Thursday, October 1st, 2009
Castries, St. Lucia (Sept 30, 2009) – The Banana Industry Trust and the Ministry of Agriculture, Forestry and Fisheries (MAFF) are this week calling for national support for the adoption of the National Action Plan and Strategic Action Plan (NAP/SAP) to Combat Desertification and Drought for St. Lucia.
St. Lucia's Chief Forestry Officer Michael Andrew. * Photo credit: www.iisd.ca
Since signing the 1997 United Nations Convention to Combat Desertification (UNCCD), St. Lucia still continues to be faced with challenges with land degradation and drought-like conditions, particularly in watersheds with high agricultural activity.
Chief Forestry Officer, Mr. Michael Andrew stated that the persistent problem of soil loss and land degradation in key watersheds and coastal areas highlighted the need for sustainable land management practices in the agricultural and construction industries. “It is estimated that soil loss is as much as 25 to 63 tons per hectare per year for some of the larger watershed and approximately 300,000 tons annually due to banana cultivation alone,” Andrew said. “For every ton of bananas produced, some 2 to 3 tons of soil is lost. Almost half of this erosion is due to cultivation on steep slopes which has increased sedimentation of waterways and the dwindling of the islands water resources,” he said.
In order to stem the continued loss of land productivity and reverse the declining trend in the availability and quality of the island’s water resources, the NAP/SAP for Land Degradation and Drought was undertaken.
The NAP/SAP will serve as one of the fundamental components of the National Land Policy (NLP) by promoting and enforcing the adoption of sustainable land management in St. Lucia. The NAP/SAP will establish a system for monitoring and evaluation of land degradation and drought using Geographic Information Systems (GIS) applications and Geographic Position System (GPS) as assessment tools. A user-friendly manual has also been developed identifying sustainable land management approaches and practices.
For more effective participation in and adoption of sustainable land management, Andrew emphasizes the need for partnerships between the public and private sector, and non-governmental organizations. “Land degradation is largely due to limited knowledge or poor attitudes towards the management and utilization of land resources. As such, sustainable land management calls for public and private sector organizations, Government, communities, corporate citizens and individuals, to take actions to manage land resources sustainably and correct negative impacts that may have been brought about by their actions,” Andrew states.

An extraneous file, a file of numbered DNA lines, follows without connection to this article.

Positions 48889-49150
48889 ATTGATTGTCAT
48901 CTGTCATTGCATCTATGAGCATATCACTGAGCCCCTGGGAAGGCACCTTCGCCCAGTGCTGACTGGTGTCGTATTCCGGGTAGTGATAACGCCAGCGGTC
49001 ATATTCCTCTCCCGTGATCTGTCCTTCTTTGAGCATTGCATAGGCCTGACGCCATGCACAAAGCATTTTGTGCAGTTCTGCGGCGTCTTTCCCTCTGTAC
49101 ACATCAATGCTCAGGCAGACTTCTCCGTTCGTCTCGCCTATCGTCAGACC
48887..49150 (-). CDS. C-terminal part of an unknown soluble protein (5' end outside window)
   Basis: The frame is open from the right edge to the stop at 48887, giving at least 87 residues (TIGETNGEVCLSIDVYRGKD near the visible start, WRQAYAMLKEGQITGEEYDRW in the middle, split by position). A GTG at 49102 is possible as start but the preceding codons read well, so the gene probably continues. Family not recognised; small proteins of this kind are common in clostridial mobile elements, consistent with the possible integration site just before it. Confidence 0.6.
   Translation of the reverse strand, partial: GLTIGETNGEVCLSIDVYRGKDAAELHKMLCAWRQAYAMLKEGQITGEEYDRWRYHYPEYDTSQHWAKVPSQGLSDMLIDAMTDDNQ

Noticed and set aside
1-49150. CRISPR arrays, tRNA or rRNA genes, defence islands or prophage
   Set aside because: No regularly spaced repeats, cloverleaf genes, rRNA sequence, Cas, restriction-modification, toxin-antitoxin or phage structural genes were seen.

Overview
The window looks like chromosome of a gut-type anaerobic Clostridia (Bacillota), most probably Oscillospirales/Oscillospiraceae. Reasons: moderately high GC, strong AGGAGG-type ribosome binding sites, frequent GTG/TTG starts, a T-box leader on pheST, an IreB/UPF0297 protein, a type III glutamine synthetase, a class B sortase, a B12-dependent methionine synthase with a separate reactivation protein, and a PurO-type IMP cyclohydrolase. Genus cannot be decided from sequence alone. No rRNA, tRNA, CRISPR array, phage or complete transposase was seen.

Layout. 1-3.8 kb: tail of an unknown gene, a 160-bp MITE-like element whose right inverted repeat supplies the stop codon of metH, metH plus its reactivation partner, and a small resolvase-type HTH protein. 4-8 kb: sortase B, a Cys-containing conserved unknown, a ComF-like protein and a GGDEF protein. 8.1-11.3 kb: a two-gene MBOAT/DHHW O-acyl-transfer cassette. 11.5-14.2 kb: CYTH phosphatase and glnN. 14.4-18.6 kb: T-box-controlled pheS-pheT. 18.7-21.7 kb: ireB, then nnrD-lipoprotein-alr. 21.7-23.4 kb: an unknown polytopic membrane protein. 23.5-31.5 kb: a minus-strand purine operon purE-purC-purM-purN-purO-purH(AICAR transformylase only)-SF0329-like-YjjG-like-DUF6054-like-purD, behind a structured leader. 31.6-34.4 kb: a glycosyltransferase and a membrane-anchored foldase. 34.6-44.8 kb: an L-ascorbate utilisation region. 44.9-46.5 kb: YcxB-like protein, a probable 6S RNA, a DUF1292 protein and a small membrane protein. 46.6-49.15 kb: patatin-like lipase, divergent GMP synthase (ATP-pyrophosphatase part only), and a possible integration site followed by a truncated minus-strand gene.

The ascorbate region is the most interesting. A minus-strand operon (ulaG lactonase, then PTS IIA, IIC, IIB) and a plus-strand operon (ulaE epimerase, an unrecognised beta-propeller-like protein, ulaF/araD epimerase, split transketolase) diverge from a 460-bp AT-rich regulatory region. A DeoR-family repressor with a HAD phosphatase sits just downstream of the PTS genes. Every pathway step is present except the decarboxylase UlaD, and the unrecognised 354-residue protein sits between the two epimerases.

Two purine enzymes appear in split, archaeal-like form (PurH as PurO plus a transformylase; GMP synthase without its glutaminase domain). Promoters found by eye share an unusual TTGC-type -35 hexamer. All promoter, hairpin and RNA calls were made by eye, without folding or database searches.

Managing the EU SFA2003 program which financed the NAP/SAP, BIT’s Executive Officer Mr. Bertram Clarke states that countries with a history of poor land use practices are extremely vulnerable to drought like conditions. “One hundred and fifty years of low technology agriculture like slash and burn, down slope tilling, absence of contouring and excessive land clearing has left indelible scars on the landscape, and has negatively influenced the lives of thousands of inhabitants,” he said.
“Exposed land is the most vulnerable to drought. Forest land and protected water source stand a better change at weathering drought conditions. We cannot prevent drought but we can mitigate the effects of drought.”
The NAP/SAP was developed by a team of four consultants under the aegis of Agricultural Consultancy and Technical Services Limited (AGRICO). It is currently being reviewed by the Minster for Agriculture upon which it will be presented to the Cabinet of Ministers for approval and adoption.
For further information, please contact Mr. Michael Andrew or Mr. Lyndon John, Forestry Division at 468-5635.
Photo: St. Lucia's Chief Forestry Officer Michael Andrew.
News from: http://www.stlucianewsonline.com/author/admin/page/31/
Photo credit: www.iisd.ca